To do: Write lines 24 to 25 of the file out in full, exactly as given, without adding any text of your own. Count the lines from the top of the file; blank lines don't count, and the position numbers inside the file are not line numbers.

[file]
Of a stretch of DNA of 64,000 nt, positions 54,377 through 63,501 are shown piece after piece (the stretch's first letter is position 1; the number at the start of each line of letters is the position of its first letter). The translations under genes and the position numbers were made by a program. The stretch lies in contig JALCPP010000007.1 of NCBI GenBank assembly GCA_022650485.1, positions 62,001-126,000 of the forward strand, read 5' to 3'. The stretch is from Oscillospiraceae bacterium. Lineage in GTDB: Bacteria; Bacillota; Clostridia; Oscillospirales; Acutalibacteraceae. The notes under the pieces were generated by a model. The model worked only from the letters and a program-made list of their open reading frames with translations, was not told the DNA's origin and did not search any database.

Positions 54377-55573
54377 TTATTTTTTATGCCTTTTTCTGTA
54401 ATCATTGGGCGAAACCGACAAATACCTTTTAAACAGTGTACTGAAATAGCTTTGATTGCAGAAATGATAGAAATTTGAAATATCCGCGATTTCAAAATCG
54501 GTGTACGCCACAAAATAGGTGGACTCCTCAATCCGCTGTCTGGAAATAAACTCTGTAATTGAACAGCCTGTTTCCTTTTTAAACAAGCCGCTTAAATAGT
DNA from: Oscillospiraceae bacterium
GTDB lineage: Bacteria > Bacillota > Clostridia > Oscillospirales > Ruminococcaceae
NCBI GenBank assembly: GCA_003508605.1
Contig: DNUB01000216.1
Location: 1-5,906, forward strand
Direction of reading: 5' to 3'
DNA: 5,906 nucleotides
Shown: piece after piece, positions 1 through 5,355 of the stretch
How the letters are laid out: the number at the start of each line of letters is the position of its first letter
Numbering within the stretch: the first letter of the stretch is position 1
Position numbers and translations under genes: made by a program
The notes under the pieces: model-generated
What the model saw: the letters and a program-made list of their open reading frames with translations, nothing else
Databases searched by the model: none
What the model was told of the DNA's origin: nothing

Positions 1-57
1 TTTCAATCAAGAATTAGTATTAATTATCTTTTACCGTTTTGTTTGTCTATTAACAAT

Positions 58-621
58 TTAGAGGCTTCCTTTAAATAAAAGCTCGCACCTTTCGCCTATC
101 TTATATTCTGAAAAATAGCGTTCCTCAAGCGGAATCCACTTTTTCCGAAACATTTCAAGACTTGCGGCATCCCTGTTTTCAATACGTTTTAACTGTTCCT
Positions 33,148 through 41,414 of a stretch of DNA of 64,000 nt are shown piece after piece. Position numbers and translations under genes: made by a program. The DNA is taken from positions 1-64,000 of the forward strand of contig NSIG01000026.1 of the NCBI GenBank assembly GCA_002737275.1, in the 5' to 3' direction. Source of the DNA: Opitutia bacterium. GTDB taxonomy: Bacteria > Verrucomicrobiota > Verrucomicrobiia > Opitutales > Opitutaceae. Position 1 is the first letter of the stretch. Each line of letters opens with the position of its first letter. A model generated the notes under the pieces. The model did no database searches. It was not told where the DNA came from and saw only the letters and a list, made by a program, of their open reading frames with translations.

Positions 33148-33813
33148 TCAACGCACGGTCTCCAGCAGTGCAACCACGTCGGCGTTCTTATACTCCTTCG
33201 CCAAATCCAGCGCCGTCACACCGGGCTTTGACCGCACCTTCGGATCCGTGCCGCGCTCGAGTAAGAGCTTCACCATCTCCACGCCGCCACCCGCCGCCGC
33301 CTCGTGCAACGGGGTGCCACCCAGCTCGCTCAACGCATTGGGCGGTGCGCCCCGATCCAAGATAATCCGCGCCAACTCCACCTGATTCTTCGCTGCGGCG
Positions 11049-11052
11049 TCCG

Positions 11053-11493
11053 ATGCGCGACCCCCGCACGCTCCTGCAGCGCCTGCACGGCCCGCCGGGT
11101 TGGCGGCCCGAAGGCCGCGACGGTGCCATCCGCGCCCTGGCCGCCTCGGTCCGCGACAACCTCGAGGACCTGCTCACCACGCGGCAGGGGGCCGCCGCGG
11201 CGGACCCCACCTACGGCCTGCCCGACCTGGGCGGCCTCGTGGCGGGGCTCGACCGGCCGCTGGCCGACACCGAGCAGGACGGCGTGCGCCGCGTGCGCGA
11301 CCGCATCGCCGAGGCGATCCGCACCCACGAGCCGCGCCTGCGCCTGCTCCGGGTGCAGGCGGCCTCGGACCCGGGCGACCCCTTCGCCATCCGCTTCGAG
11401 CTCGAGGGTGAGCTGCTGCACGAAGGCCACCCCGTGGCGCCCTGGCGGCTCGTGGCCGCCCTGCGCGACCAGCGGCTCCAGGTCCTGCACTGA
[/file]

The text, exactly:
58 TTAGAGGCTTCCTTTAAATAAAAGCTCGCACCTTTCGCCTATC
101 TTATATTCTGAAAAATAGCGTTCCTCAAGCGGAATCCACTTTTTCCGAAACATTTCAAGACTTGCGGCATCCCTGTTTTCAATACGTTTTAACTGTTCCT